Britain was the perfect environment. "The reason we have had more landfill than our Continental neighbours," says Wastewatch's Mike Webster, "is that a more suitable geology – clay substrate, meaning things don't leak. We also have more holes in the ground in the form of quarries, and fewer earthquakes. In places like Holland, you dig a hole in the ground and it fills with water."
The idea was partly pioneered in Bradford after the war, where the council boasted of the method's power for social reform in allowing "reclaimed" land to be used for parks or hospitals. "The idea of finding a depression in the ground created by a quarry, for example, and filling it with refuse layered with ash was pretty crude," says Dr Cooper, who is also working on a Wellcome Trust project on people's experiences of health risks and early landfilling. "And yet they presented it as amazingly hi-tech, which is what waste disposal people always do."
By the Twenties, central Government had taken the reins to make it a bureaucratic and legislated system, though the term landfill did not arrive until after the Second World War.
Partly due to the 1958 CHK Clear Air Act, which prevented householders from burning much of their waste, the adoption of landfills increased. It was also discovered the method of incineration in use had pumped carcinogenic smoke into the air. We were also generating an unprecedented amount of waste.
By the Seventies, landfill was in its "heyday". Age-old concepts – the rag and bone man, deposit bottles – disappeared and as we embraced "throwaway culture", our landfills got fat. And as for the idea of running out of space? No chance. "There was never a shortage of that," says Peter Jones OBE, the former director of Biffa Waste who runs his own waste consultancy. "We were creating holes at a faster rate than we were filling them up to supply the housing and construction industries. It seemed like a virtuous circle."
Indeed, it is only in the last 10 or so years that the Government has begun reducing the number of available sites – and increasing the tax for those who make deposits (it is set to rise to £80 per tonne by 2014/15).
"Affluence has partly been a driver," acknowledges Mike Webster of the landfill's erstwhile popularity. "You get rich, you produce more waste – even if you recycle more." He says the future lies firmly in waste prevention. He cites the waste hierarchy model: at the bottom? Yes, you guessed it, landfill. Next up, energy recovery through, say, safe, modern incineration methods (this is a double-edged sword, he explains. "It's the 'feeding the dragon' argument,": to justify investment in a hugely expensive incinerator that can generate energy, the machines must maintain a high level of waste consumption – thus discouraging recycling and prevention). Then there's recycling, followed by reuse – with waste prevention at the top of the pile.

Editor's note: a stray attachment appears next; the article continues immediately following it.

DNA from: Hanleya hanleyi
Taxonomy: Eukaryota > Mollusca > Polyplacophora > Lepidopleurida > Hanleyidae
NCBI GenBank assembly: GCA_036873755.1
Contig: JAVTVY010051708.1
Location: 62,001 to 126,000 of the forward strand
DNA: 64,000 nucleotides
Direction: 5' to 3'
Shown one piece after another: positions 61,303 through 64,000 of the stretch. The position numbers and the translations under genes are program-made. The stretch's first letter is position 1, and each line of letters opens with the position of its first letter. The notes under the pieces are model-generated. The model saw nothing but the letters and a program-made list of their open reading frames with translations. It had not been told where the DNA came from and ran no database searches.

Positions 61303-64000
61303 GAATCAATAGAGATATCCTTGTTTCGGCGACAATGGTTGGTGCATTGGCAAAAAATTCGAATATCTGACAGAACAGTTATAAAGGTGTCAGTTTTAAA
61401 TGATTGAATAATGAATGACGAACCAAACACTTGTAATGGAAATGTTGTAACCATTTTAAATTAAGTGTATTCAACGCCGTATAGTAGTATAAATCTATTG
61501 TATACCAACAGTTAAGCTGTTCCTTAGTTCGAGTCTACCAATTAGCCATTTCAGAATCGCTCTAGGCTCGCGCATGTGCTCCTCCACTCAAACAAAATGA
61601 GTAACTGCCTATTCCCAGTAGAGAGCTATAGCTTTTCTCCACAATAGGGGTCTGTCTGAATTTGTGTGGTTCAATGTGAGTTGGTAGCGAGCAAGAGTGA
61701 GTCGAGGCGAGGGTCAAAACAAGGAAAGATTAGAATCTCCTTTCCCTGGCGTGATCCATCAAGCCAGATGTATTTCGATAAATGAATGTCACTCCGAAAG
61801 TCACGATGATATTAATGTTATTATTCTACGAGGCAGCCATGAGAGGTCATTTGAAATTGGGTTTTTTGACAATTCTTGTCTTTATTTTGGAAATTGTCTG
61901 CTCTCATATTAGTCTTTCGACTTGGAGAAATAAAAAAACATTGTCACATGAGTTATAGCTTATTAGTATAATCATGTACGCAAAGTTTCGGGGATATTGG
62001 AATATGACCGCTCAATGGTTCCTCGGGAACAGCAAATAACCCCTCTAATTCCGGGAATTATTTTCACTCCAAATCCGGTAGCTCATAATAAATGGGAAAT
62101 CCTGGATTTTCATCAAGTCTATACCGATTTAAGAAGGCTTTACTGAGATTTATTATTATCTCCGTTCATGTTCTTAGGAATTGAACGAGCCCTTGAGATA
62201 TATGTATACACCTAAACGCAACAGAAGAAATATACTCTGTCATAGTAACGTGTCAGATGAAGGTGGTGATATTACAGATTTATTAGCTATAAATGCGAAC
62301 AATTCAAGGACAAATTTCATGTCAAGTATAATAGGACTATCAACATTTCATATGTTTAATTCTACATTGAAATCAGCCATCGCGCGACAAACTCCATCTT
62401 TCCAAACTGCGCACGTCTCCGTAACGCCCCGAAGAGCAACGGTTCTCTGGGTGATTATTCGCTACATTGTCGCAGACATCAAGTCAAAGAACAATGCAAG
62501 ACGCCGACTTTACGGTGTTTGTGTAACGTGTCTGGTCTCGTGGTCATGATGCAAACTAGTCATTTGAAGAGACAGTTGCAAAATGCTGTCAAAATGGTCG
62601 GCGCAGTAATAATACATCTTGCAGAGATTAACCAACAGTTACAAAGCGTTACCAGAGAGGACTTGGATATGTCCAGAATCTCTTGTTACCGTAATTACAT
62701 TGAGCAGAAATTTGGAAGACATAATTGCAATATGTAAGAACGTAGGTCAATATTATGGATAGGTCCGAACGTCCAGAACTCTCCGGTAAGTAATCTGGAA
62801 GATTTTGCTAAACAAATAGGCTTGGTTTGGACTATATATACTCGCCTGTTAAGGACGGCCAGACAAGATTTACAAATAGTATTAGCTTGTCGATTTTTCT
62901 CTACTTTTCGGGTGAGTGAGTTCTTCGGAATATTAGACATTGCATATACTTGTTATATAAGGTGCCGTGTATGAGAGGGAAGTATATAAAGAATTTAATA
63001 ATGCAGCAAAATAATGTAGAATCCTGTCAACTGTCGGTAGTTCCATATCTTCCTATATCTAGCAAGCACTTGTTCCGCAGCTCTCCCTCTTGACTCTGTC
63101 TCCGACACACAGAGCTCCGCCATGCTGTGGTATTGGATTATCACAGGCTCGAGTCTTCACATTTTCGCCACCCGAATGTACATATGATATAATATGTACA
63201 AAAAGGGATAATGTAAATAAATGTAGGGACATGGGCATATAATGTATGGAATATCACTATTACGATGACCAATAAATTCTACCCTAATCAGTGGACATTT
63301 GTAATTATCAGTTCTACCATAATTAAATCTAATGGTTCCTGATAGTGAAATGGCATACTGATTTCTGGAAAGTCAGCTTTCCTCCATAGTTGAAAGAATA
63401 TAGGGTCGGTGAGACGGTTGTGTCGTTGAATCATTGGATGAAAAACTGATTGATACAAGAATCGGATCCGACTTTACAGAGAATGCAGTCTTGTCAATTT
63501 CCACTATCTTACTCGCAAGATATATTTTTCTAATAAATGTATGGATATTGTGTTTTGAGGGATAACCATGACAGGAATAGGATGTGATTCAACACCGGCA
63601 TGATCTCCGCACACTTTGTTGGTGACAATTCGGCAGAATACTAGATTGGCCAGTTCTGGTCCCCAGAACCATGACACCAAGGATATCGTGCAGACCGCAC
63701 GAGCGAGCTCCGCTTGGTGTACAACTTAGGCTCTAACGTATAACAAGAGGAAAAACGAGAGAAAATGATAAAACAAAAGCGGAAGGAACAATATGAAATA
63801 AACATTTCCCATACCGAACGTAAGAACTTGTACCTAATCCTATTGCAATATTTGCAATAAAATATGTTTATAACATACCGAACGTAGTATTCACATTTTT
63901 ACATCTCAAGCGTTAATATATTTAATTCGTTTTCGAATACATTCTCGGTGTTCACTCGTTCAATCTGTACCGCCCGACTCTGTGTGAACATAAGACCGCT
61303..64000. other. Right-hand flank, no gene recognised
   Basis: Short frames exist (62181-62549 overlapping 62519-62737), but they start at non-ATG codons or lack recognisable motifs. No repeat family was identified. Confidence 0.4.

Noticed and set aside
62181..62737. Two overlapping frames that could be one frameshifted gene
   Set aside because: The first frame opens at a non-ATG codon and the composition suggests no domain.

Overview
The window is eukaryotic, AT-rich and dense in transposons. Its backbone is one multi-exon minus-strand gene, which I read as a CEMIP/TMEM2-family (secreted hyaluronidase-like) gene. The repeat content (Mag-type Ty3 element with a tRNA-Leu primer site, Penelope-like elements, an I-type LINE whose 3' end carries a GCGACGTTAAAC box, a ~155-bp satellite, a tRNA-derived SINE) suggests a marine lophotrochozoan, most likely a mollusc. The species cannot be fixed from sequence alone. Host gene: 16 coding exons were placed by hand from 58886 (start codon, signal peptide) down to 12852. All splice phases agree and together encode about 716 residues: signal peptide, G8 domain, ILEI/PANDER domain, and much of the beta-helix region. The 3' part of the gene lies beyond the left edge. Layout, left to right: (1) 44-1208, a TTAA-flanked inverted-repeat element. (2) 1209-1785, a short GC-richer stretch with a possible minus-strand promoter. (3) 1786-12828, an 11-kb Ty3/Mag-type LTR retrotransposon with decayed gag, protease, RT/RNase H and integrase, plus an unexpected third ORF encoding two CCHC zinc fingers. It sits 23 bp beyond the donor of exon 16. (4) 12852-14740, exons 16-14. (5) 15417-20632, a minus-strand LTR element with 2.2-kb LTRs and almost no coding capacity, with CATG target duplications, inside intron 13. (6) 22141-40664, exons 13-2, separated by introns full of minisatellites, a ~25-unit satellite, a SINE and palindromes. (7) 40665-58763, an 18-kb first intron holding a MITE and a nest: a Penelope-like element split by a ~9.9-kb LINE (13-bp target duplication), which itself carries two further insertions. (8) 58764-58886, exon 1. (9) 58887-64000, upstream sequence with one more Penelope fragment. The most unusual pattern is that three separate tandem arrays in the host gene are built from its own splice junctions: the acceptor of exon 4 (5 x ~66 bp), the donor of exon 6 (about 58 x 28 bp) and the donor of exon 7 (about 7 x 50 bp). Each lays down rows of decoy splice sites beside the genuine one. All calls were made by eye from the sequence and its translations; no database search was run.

As for what to do with the waste we'll continue to produce, Peter Jones says the rapidly increasing tax on landfill, which he lobbied for, may finally make several other previously-too-expensive solutions economically viable.
The cheapest is composting, and the more expensive anaerobic digestion (bacteria break down refuse) is the flavour of the month. There are also alternative thermal systems to incineration and the conversion of waste into biofuels.
But what of the waste we've made? With the knowledge that methane produced by landfill was responsible for 3 per cent of the UK's total emissions, according to Jones, many landfill sites resembled oilfields, with pipe networks siphoning off the gas and diverting it to the National Grid as green energy. Once the methane has gone, says Jones, landfill "mining" could be worth a go.
"During the boom years of the Nineties and Noughties," he says, "probably more than 60 million tonnes of plastic were deposited: washed and dried chipped, that could go for around £250-300 per tonne. There's also, maybe, 50 million tonnes of glass – only £20 per tonne – and if you think of all the mobile phones, electronic equipment, scrap from cars, cookers and fridges, there's probably a fair amount of ferrous and non-ferrous metals in there and rarer metals – even gold – that might," he says, if the associated challenges can be overcome, "be worth going in for."
And if we manage to sort any of that out, perhaps that alarming eight years left in the world of landfill might be eked out for a bit longer.Reuse content